Protesters Call for Dissolution of Sudan’s Transitional Government

Sudan is facing its biggest crisis since Omar al-Bashir’s government ended two years ago as thousands of protesters demand the military dissolve the transitional government.

The military-aligned demonstrators gathered outside Khartoum’s usually off-limits Presidential Palace gate on Monday, setting up tents at the intersection of two of the city’s main thoroughfares.

The rally was called for by a coalition of rebel groups and political parties supporting the Sudanese military and accusing civilian political parties of mismanagement and power-monopoly.

The demonstrations began on Saturday, but by Sunday, the crowd had thinned to hundreds. The number of people was back to about 2,200-3,000 by Monday afternoon, according to reports.

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A coalition of pro-civilian political parties plans a demonstration on Thursday, which marks the anniversary of the 1964 revolution that overthrew the first military regime of Ibrahim Abboud.

Abdalla Hamdok, Sudan’s prime minister, warned that the country is facing the “worst crisis” in its transition from military rule since the removal of long-time ruler al-Bashir two years ago.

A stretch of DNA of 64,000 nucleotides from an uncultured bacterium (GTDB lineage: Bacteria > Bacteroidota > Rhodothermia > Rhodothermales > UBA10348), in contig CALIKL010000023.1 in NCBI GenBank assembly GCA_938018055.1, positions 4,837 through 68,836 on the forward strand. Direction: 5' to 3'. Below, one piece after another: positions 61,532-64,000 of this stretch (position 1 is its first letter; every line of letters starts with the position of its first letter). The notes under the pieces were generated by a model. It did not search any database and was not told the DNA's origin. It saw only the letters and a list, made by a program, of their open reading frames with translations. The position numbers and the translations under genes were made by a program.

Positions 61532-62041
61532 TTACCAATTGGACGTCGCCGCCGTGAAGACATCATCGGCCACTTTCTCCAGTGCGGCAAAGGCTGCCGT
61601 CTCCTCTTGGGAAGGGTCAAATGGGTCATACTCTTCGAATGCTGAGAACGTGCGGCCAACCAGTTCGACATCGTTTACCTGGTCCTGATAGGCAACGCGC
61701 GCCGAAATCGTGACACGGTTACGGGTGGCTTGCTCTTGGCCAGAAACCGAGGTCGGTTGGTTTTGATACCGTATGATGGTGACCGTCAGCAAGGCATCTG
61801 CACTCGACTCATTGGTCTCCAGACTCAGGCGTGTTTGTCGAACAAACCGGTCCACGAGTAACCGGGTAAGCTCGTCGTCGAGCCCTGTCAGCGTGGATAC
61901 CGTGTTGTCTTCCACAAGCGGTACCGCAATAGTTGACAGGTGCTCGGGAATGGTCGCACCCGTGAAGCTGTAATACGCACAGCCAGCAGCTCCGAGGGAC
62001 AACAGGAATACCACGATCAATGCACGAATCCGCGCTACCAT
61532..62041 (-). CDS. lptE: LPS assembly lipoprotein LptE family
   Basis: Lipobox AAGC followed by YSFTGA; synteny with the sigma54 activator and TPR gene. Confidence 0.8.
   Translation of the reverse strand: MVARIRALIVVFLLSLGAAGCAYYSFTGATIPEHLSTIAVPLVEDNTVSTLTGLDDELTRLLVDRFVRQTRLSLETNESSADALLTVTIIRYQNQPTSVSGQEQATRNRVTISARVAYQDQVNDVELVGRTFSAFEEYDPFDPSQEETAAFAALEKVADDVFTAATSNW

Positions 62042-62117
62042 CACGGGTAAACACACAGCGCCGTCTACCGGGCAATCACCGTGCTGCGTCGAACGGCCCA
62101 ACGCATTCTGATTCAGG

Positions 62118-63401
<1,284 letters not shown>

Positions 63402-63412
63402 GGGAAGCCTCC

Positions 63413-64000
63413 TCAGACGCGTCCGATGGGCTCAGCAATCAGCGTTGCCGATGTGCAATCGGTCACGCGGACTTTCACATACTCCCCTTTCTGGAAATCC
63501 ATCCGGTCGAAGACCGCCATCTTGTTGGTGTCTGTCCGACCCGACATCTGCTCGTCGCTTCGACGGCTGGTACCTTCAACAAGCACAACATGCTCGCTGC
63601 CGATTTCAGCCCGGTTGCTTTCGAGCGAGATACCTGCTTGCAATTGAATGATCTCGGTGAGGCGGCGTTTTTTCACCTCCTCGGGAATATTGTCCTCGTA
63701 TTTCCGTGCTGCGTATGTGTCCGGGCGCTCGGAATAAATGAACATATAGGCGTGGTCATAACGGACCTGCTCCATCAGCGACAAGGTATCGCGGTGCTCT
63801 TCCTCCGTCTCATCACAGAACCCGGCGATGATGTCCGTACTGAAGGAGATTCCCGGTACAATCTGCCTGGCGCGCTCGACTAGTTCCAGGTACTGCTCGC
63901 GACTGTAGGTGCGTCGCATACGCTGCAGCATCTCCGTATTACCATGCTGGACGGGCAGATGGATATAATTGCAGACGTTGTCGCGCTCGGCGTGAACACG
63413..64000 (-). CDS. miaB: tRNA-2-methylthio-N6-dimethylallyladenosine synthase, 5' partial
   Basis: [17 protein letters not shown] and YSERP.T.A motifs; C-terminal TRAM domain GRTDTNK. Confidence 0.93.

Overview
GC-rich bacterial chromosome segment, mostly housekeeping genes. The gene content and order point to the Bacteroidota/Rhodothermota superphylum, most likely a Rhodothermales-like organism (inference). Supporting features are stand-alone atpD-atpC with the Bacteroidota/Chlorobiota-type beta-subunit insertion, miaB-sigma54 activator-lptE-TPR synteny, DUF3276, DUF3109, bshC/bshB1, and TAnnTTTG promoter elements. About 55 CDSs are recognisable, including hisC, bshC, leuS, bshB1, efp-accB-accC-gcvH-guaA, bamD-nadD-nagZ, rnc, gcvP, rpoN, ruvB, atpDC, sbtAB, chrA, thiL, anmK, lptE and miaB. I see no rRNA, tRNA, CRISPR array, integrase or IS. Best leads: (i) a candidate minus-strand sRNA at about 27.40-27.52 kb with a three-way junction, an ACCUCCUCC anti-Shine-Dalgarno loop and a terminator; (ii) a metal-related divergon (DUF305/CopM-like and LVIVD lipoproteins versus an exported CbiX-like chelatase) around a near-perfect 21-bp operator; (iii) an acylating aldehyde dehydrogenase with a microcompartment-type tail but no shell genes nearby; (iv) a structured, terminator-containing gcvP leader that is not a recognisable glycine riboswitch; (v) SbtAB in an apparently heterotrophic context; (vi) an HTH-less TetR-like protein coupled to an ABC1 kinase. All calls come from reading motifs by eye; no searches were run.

He described the current political turmoil as between those who believe in a transition towards democracy and civilian leadership and those who do not.

The military has shared power with civilians in Sudan’s transitional authority since months-long mass protests precipitated al-Bashir’s military removal in April 2019 after three decades in power.

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In a war of words that began after the September 21 coup attempt by al-Bashir loyalists, civilian leaders have accused the military of trying to stage a coup.

Several politicians and others have suggested the military was responsible for the coup, but Hamdok dismissed these claims, saying the military did not bear the burden.

Early this month, several political factions in Sudan announced the formation of a separate alliance to the main civilian bloc, the Forces of Freedom and Change (FFC).

Several basic commodities have also been in short supply in Sudan following anti-government protests that blocked a key Red Sea port.

Due to the closure, Sudan’s government has warned it may run out of life-saving medicines, fuel, and wheat stocks.

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